Decades ago, Governor Casey, barred from speaking at the Democratic National Convention because he was pro-life, urged the members of his party to be “open to debate and discussion; to move away from a lock-step litmus test which advocates abortion on demand.” Casey called fellow Democrats to be true to their better, more inclusive selves, to principles of diversity and fairness. He advocated a “mainstream Democratic approach.” He warned that the party’s enthusiastic embrace of the abortion license was not only “wrong in principle” but also “out of the mainstream of our party’s historic commitment to protecting the powerless.”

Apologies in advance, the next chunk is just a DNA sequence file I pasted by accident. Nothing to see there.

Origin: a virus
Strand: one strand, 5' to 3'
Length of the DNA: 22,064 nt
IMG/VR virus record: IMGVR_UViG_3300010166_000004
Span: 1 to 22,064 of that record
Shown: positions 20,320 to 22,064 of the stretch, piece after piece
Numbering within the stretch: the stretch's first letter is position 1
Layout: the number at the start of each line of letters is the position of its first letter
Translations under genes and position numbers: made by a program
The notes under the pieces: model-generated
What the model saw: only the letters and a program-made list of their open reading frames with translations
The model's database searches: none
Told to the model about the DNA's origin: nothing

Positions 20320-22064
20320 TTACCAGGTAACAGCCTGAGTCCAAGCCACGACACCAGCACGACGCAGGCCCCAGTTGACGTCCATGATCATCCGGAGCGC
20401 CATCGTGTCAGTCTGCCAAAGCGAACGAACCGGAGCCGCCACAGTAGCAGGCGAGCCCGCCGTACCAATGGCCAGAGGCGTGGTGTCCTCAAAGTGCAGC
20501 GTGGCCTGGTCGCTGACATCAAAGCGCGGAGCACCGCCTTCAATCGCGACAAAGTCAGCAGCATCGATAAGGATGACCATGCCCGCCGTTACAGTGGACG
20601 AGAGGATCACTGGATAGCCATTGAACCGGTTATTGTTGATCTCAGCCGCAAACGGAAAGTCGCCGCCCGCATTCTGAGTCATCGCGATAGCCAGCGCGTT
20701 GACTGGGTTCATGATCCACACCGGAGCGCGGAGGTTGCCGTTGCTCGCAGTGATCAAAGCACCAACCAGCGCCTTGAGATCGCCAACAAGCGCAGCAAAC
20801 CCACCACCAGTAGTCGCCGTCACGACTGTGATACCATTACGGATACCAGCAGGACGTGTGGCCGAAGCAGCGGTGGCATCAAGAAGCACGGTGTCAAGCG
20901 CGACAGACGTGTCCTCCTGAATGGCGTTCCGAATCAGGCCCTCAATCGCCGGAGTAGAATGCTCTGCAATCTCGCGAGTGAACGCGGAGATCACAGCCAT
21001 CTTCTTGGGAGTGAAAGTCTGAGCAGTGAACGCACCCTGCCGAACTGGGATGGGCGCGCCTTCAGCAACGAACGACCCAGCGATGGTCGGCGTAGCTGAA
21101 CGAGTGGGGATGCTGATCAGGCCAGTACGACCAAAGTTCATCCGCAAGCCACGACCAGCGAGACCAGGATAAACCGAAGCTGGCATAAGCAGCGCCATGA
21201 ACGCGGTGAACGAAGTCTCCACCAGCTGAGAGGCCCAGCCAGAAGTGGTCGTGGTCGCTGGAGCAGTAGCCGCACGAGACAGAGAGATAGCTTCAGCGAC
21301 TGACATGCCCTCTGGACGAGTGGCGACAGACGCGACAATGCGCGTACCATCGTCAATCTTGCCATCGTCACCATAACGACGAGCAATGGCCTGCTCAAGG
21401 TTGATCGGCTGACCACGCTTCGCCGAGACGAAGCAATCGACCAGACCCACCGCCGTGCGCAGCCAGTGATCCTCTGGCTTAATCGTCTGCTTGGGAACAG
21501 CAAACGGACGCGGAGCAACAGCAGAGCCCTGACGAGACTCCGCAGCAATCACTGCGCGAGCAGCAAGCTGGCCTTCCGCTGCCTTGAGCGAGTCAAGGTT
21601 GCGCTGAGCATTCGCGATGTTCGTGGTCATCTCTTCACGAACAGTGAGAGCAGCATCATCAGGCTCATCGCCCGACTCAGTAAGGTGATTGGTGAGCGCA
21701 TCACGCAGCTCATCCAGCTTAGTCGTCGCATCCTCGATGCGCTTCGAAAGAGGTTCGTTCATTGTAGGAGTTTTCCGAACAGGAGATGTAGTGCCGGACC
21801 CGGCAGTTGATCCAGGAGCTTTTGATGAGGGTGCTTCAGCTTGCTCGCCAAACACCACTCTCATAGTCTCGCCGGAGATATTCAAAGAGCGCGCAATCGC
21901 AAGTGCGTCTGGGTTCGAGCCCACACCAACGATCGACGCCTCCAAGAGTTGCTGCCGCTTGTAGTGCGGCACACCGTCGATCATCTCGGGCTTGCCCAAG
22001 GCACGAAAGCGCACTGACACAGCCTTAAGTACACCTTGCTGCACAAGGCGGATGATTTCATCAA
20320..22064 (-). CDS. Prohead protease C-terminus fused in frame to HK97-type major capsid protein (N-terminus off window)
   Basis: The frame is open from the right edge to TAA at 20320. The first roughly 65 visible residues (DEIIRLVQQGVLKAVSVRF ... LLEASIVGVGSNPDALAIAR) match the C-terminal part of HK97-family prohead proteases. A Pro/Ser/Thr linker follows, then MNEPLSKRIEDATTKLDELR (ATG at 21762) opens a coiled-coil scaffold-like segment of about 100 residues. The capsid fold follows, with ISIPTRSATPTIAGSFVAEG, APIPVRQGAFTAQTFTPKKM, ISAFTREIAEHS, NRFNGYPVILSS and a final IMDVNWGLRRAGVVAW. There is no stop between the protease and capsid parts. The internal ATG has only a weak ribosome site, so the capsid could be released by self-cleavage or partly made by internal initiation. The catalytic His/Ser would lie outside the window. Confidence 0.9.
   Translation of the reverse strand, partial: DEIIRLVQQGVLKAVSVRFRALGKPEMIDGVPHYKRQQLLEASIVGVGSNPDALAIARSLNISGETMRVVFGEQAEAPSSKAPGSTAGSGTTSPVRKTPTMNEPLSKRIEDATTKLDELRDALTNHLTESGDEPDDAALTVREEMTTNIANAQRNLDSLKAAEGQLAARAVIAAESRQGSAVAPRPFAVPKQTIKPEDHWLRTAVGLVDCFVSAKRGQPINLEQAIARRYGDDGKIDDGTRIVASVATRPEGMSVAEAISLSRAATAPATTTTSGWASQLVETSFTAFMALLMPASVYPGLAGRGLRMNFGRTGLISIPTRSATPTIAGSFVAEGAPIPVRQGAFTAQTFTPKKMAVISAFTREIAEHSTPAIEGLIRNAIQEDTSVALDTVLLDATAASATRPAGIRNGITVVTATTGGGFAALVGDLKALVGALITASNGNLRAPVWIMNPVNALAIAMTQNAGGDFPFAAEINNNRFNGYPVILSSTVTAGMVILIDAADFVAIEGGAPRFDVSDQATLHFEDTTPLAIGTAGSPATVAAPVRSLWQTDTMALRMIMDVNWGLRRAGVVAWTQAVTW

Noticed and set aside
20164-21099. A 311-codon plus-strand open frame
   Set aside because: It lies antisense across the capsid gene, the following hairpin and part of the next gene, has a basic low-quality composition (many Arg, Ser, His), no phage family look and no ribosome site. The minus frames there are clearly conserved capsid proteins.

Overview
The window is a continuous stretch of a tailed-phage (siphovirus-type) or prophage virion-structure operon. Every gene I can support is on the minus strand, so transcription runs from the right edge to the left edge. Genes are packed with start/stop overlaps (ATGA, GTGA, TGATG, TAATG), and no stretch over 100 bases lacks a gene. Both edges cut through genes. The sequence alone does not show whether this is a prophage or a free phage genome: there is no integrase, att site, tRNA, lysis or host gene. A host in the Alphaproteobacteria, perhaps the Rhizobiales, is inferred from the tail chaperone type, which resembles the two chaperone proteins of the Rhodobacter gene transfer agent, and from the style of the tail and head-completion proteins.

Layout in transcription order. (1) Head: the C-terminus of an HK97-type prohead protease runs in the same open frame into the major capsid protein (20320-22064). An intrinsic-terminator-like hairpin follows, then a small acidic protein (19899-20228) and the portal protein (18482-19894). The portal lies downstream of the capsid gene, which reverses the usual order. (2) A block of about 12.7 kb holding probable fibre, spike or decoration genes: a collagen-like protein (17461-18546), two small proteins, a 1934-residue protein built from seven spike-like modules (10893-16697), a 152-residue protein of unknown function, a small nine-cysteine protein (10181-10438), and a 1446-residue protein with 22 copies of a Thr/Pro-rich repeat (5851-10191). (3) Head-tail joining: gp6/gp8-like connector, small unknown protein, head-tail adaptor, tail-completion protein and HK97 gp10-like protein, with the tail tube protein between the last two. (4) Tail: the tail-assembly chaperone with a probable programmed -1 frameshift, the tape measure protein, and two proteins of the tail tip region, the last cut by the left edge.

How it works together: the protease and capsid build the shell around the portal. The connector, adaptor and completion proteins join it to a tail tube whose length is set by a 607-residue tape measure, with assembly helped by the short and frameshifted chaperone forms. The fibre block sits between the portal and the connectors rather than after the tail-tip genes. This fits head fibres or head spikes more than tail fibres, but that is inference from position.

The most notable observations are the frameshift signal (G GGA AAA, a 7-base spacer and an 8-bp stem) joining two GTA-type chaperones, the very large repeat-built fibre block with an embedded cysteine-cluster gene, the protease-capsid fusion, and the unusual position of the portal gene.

Even in “bright blue” states like Illinois, both parties would be wise to heed the late Governor Casey’s warnings, especially as scientific advances make it more and more difficult for them to defend unrestricted abortion. And in Illinois in particular, this year’s primary elections pose a larger question to candidates and parties alike: Is protecting abortion on demand worth the cost, not only in votes but in human lives?
— Mary Hallan FioRito is an attorney and is the Cardinal Francis George Fellow at the Ethics and Public Policy Center.